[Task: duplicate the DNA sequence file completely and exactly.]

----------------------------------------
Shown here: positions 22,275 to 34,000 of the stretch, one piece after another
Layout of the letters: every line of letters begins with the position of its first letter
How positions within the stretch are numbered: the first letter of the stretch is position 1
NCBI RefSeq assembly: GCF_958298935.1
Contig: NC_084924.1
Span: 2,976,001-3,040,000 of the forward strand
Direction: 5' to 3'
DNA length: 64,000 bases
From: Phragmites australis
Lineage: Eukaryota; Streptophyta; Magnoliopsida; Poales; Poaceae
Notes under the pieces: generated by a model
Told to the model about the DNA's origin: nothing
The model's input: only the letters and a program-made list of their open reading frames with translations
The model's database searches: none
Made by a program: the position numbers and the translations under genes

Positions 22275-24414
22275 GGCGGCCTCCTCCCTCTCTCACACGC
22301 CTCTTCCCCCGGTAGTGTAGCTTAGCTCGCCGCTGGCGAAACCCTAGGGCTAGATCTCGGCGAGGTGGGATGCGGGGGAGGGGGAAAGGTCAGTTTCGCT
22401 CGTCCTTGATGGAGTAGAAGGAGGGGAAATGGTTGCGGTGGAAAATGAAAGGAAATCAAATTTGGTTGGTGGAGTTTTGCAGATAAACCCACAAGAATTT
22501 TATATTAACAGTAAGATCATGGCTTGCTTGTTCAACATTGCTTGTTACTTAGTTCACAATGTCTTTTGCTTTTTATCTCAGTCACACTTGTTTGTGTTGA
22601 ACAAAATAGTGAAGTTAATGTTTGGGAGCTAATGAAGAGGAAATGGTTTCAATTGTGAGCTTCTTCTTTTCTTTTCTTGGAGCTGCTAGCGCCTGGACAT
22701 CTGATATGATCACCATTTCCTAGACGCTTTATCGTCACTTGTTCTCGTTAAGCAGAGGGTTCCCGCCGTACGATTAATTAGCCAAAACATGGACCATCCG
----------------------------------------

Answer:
Shown here: positions 22,275 to 34,000 of the stretch, one piece after another
Layout of the letters: every line of letters begins with the position of its first letter
How positions within the stretch are numbered: the first letter of the stretch is position 1
NCBI RefSeq assembly: GCF_958298935.1
Contig: NC_084924.1
Span: 2,976,001-3,040,000 of the forward strand
Direction: 5' to 3'
DNA length: 64,000 bases
From: Phragmites australis
Lineage: Eukaryota; Streptophyta; Magnoliopsida; Poales; Poaceae
Notes under the pieces: generated by a model
Told to the model about the DNA's origin: nothing
The model's input: only the letters and a program-made list of their open reading frames with translations
The model's database searches: none
Made by a program: the position numbers and the translations under genes

Positions 22275-24414
22275 GGCGGCCTCCTCCCTCTCTCACACGC
22301 CTCTTCCCCCGGTAGTGTAGCTTAGCTCGCCGCTGGCGAAACCCTAGGGCTAGATCTCGGCGAGGTGGGATGCGGGGGAGGGGGAAAGGTCAGTTTCGCT
22401 CGTCCTTGATGGAGTAGAAGGAGGGGAAATGGTTGCGGTGGAAAATGAAAGGAAATCAAATTTGGTTGGTGGAGTTTTGCAGATAAACCCACAAGAATTT
22501 TATATTAACAGTAAGATCATGGCTTGCTTGTTCAACATTGCTTGTTACTTAGTTCACAATGTCTTTTGCTTTTTATCTCAGTCACACTTGTTTGTGTTGA
22601 ACAAAATAGTGAAGTTAATGTTTGGGAGCTAATGAAGAGGAAATGGTTTCAATTGTGAGCTTCTTCTTTTCTTTTCTTGGAGCTGCTAGCGCCTGGACAT
22701 CTGATATGATCACCATTTCCTAGACGCTTTATCGTCACTTGTTCTCGTTAAGCAGAGGGTTCCCGCCGTACGATTAATTAGCCAAAACATGGACCATCCG